"I will go to college the year after next."
さ (再) is a loan word from chinese meaning “again”. In chinese, for example, 再見 (zaijian) literally means to see again and is used as a farewell. 再来年 is a usage that doesn't exist in Chinese however, we use 今年 (jinnian, this year), 明年 (mingnian, next year), 後年(hounian, year after next year, i.e. 2 years away) and 大後年 (dahounian, year after the year after next, i.e. 3 years away). The latter two aren't as commonly used in Mandarin but do see use in Cantonese.
I hate the word College, where i'm from it's for students aged 16-18, in France it's for 13-15 year olds, in Canada it's Tertiary education (but not the super academic kind, that's university...though some universities have colleges in them in lots of countries including Canada!?) and the Yanks call everything after school "college"...which they also call "school"!??
In the UK, Oceania, South Asia and Southern Africa, "college" may refer to a secondary school, 6th form college, a college of further education, a training institution that awards trade qualifications or a higher education provider that does not have university status
Wouldn't it be easier if they had the english translation of 大学 as "university" as it's much less ambiguous?
大学 was initially introduced as university in the earlier lessons. It would still accept college though. In the US, they're almost completely synonymous, so for it to only accept one would be very confusing for a lot of people. I think this is the only time I've seen Duo translate it as college, instead of university, and since it went with university first, I don't think it's confusing anybody. I get the frustration of different places using different words, but that's just part of language.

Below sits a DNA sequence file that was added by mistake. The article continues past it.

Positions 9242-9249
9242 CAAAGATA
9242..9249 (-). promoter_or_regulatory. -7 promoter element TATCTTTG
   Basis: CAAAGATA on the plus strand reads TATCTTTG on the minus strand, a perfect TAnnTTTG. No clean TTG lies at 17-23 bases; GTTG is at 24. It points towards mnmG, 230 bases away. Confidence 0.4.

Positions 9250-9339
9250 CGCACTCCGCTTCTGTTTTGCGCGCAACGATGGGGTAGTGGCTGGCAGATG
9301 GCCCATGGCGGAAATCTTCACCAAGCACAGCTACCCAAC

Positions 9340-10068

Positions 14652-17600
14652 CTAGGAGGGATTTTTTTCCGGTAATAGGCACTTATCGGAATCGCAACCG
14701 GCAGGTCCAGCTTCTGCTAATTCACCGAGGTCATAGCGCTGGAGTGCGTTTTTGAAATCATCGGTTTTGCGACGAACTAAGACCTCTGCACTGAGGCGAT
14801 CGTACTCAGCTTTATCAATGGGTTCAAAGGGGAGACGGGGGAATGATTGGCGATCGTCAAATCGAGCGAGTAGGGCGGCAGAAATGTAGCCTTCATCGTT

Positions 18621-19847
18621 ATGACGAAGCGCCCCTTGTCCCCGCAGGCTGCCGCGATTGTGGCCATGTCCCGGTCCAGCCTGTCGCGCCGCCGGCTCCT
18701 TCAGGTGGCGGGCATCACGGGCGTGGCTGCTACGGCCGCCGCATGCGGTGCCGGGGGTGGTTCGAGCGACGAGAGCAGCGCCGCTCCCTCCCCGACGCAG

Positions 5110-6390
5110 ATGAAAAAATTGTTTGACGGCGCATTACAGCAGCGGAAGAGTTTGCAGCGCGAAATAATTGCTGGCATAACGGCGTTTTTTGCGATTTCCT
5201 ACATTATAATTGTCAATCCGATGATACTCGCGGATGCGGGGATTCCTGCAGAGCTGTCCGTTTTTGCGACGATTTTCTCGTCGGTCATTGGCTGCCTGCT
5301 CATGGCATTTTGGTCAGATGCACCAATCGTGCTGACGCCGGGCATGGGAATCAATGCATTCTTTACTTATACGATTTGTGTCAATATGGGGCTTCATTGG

as i understand it, duo uses United States english, because the grammar decisions, spelling, and many other things match up with my native version of english. (US)
We say college, meaning anything after school, such as Community College to get a college diploma for a job, or a university, being an upper-class college with a more respectable diploma.
the word college just refers to any type of education after highschool.
Basically you are talking about the same thing with に and へ. You have a map in your mind with the college on the map, and you draw an arrow from where you are to the college. The difference is, with に, you mean where the arrow tip is, and with へ you mean the direction of the arrow.
How about this other choice of particles?
I know that は can replace other particles (such as が, for instance), but can it replace に as the (implicit) destination marker?
(Notice that the に in my own sentence is intended as a time marker, and thus yet something else.)
Looking at jisho, I can see that 翌年 means "following year", which sounds like it would be the year following whatever year you were previously talking about. If I am correct, then it would not mean the same thing without context, and should not be accepted. I have never heard the word though, so I cannot say for sure.